If you had asked four-decade ag veteran Mark Bartel, President of Wilger Inc., just a few years ago what lay Read More
ManagementWashington Update, Dow-DuPont Earnings, and the Passing of an AGCO Legend
April 27, 2017
Editors Paul Schrimpf and Eric Sfiligoj talk about the latest Beltway news, crop protection company 1st quarter numbers, and the Read More
Crop InputsFlying Under the Radar No More, FMC Goes Big
April 13, 2017
Describing FMC as “under the radar,” admittedly, is probably a stretch. But in a snap of the fingers, FMC upped Read More
Young Corn Plants
Crop NutritionStill Hunting Yields
April 1, 2017
There’s no denying it — the agricultural marketplace today is undergoing a fundamental shift in fortunes. Not too many years Read More
Latest News
Food IT Fork-to-Farm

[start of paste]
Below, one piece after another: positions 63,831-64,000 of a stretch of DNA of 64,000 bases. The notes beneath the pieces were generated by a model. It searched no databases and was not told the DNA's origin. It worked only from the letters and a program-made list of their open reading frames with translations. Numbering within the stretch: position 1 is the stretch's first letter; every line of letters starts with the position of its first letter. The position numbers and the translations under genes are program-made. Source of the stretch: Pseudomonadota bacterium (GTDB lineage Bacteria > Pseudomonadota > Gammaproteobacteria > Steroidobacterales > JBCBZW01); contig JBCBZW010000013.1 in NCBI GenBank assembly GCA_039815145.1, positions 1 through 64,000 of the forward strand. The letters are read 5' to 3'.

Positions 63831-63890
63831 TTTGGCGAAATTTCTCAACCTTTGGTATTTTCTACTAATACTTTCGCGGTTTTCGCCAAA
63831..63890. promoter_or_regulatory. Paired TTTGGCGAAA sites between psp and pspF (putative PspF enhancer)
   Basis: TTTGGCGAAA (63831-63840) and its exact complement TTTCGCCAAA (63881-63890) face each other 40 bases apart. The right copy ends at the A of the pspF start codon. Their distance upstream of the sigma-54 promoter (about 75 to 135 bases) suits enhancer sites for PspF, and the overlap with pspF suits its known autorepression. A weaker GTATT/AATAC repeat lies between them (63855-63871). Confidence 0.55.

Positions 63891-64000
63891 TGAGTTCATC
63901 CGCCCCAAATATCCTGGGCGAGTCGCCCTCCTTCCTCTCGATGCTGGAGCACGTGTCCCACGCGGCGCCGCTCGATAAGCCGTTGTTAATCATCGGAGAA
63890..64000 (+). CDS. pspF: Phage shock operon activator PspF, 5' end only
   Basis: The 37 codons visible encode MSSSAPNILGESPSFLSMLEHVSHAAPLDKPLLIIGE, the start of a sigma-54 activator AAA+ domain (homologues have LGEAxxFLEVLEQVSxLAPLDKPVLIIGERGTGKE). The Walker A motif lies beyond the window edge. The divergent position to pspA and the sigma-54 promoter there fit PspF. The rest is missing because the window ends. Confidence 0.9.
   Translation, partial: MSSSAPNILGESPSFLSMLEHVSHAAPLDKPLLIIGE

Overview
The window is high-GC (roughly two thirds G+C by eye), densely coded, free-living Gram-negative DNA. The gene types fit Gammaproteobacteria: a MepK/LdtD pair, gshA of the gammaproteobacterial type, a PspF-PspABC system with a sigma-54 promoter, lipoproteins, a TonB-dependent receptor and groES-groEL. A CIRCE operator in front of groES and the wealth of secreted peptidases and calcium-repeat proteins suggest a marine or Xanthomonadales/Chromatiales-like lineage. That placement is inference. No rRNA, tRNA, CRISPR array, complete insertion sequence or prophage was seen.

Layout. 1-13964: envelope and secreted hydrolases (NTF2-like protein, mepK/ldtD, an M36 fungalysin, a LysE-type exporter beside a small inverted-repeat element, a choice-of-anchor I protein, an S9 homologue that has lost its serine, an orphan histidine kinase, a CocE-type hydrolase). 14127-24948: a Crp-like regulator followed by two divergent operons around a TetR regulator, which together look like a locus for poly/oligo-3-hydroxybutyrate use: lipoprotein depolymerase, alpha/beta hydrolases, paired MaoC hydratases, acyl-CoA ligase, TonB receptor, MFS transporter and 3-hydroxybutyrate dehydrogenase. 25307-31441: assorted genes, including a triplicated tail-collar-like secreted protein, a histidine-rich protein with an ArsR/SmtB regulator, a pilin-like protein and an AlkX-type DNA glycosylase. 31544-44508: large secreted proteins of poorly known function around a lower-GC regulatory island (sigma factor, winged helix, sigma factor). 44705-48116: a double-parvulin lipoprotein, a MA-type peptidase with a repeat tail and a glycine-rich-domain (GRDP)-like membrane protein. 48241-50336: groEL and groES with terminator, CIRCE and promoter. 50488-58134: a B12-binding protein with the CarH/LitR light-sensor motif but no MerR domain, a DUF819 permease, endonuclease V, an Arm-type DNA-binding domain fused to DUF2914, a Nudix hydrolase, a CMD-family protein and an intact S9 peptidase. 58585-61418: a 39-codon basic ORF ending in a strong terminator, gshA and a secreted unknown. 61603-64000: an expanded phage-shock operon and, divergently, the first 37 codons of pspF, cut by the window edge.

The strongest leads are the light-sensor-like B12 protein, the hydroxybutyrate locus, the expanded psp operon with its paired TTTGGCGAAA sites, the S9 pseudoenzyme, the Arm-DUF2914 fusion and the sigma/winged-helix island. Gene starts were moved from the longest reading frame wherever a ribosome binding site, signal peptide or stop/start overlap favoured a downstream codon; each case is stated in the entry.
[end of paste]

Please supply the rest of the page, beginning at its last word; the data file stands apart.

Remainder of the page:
Precision AgThe Mixing Bowl Event Connects Technology, Food, and Ag…
May 24, 2017
For the fourth consecutive year, The Mixing Bowl presents FOOD IT, under the theme “Fork to Farm.” Action-oriented entrepreneurs, industry Read More
Photo credit: The United Soybean Board/The Soybean Checkoff.
Seed/BiotechKansas State University Researchers Find New Pathogens …
May 24, 2017
A single seed seems so simple. Put it in the ground, give it some care, and you’ve soon grown food. Read More
Soybean Field
HerbicidesNew Dicamba Herbicide Premix Coming Soon from Syngenta
May 24, 2017
Syngenta has announced the name of its new herbicide featuring the active ingredients of S-metolachlor and dicamba. Upon registration by Read More
Eric SfiligojMonsanto ‘Picks Its Battles’ by Nixing Deere Deal
May 23, 2017
Having been in the trade journalism game since the mid-1980s, I remember several watershed moments during my career. One of Read More